They were eleven year-olds with high pony-tails and sherbert-colored hoodies. They had hot pink nails and scrubby tennis shoes. They were sugary, jittery, giggly whirs that buzzed up and down the stairs to get snacks, to get Robbie, to get the camera man's attention. What they wanted more than anything was to get on the Jumbo-Tron, where they would dance and squeal and hug each other.

I understood them. I understood them a lot.

Sadly, though, the woman sitting next to me--the woman sipping light beer, leaning against her husband--did not.

In fact, at the end of the second period, this woman--who had, at the end of the first, turned to me and said, "Those girls need to have their mouths sewn shut!" before informing me that she didn't have kids and was never in a million years going to have any--whirled around, raised her voice, and started yelling.

"Listen!" she said, sounding like any number of the evil math teachers I've had over the years. "I paid money to come and watch this hockey game! I did NOT pay money to come here and listen to YOUR CONVERSATION! You girls need to be QUIET!"

Oh my God, I thought I was going to die. I nearly crawled into the Boy From Work's lap to get as far away as possible from that woman. I wanted those girls to be certain that I wasn't with her and that I didn't share her views. I'd paid my money to see the hockey game, sure, and I was sort of in love with the weird background conversation that was playing as a soundtrack to the sport playing out below. It was making me nostalgic. It was making me think back to the days I roamed Holland Speedway with Tammy, giggling and sipping Pepsis we'd gotten from the cute boy down at the beverage stand. We sat behind numerous families who'd paid their money to watch drunk farmers derby their cars around an asphalt oval, and they were getting us--and all of our, Oh my Gods! and He's so cutes! and Do you think he'll let me drive his race car when we get marrieds? No one said a single word to us. We were allowed to scale the tall steps of those bleachers and gallop back down whenever we pleased and with as much fanfare as we found necessary.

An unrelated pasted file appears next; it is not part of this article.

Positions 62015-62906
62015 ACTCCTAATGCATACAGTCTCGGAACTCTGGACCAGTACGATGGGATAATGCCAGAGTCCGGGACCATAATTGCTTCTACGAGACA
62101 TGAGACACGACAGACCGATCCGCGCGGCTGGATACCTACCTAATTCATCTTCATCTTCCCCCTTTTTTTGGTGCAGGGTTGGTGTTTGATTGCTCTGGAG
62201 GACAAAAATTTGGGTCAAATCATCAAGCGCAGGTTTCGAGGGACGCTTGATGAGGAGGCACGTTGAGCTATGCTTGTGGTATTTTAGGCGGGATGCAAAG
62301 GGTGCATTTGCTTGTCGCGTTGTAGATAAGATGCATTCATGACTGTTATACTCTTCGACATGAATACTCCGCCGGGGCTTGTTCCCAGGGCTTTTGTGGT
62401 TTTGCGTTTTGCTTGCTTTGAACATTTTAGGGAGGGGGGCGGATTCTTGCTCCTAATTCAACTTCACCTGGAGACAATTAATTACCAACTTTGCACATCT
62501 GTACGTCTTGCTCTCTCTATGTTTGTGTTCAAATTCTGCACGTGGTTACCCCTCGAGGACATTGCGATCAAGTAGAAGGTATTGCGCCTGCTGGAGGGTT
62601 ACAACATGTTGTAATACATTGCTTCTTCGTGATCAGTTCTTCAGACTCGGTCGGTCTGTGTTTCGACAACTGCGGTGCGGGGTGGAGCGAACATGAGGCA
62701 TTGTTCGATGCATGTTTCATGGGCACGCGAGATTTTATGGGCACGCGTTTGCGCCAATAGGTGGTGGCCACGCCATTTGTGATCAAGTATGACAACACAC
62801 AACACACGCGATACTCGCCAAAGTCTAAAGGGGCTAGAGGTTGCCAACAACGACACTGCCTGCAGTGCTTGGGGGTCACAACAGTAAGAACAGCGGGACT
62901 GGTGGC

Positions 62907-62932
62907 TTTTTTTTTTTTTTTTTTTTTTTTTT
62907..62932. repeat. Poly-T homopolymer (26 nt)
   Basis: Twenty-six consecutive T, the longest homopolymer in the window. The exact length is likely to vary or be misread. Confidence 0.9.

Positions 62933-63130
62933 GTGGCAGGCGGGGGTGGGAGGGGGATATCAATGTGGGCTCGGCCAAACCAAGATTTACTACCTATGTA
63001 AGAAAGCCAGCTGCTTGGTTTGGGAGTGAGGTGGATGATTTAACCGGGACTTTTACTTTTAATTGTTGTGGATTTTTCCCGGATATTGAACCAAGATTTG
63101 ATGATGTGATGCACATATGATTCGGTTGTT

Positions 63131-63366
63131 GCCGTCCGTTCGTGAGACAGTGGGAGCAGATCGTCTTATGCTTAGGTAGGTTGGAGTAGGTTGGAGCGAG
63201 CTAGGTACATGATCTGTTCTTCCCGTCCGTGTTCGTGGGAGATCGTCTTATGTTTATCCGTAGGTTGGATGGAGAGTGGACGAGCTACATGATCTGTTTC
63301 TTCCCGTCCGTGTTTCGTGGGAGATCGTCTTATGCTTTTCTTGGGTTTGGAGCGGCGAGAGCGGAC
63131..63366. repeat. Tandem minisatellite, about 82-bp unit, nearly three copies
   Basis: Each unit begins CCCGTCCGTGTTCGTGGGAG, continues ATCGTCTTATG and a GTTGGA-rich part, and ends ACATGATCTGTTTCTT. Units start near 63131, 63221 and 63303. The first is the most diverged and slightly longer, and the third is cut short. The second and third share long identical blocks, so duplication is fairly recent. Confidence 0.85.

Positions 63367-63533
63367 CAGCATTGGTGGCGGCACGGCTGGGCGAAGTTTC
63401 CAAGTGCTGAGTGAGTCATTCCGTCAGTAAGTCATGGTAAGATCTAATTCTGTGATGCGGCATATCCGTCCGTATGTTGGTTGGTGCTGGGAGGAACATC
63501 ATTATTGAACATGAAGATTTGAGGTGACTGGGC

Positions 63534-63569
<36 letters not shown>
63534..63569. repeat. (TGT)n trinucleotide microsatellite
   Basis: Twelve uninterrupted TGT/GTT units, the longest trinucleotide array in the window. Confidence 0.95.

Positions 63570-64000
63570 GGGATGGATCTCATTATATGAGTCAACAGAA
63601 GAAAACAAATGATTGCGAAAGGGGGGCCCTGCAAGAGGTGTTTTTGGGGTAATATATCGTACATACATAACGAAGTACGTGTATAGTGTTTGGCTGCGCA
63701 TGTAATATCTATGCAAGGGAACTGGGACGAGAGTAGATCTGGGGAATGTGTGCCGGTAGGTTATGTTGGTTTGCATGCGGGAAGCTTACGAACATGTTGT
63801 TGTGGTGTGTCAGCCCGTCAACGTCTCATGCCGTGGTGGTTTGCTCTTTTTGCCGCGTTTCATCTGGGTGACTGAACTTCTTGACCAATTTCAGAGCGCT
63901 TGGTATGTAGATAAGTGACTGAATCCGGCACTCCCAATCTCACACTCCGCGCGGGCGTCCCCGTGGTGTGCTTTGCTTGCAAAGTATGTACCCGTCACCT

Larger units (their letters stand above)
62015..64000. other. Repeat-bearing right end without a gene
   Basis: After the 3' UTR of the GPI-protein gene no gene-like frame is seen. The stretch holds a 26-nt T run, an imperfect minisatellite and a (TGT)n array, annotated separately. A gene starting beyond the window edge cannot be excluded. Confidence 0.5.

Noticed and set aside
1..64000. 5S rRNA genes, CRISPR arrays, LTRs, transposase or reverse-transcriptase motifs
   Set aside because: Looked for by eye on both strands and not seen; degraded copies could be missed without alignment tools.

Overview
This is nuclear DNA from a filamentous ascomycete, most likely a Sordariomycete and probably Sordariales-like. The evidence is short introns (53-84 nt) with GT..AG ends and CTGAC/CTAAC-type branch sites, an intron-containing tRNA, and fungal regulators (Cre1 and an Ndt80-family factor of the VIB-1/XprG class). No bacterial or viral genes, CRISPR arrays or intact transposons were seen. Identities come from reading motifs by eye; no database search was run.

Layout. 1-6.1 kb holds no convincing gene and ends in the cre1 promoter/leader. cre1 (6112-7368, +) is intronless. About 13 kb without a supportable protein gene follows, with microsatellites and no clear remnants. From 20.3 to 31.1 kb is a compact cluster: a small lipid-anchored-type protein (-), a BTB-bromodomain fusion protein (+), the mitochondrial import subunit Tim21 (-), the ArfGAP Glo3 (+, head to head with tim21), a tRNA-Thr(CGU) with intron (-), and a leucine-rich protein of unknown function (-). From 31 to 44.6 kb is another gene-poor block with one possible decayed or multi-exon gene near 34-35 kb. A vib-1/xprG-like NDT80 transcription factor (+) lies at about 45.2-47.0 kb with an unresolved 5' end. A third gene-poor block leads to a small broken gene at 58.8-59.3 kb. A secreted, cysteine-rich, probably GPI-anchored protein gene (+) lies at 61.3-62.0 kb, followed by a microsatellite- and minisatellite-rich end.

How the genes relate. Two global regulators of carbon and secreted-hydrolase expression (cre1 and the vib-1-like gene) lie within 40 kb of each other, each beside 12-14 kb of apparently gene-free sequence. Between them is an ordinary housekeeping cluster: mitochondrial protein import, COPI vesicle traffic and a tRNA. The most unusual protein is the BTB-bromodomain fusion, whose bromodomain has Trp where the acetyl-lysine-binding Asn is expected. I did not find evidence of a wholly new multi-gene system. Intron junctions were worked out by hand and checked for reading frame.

People didn't need to turn around and yell at girls like us. We weren't like the tough girls my mother turned around and yelled at when I was a little girl attending one of my first races. It was the late eighties, and those girls looked like something out of a Whitesnake video. They had tall hair and red lips and stacks of bracelets climbing their wrists. They were wearing tight acid-wash jeans and matching denim jackets. They were beautiful in the way that was just right for that moment in time, and they knew it. They were showing off. They were tough and they were pretty, and they were talking about their racer boyfriends and how those boys were going to kick the fucking shit out of that motherfucker and that asshole and that dickhead.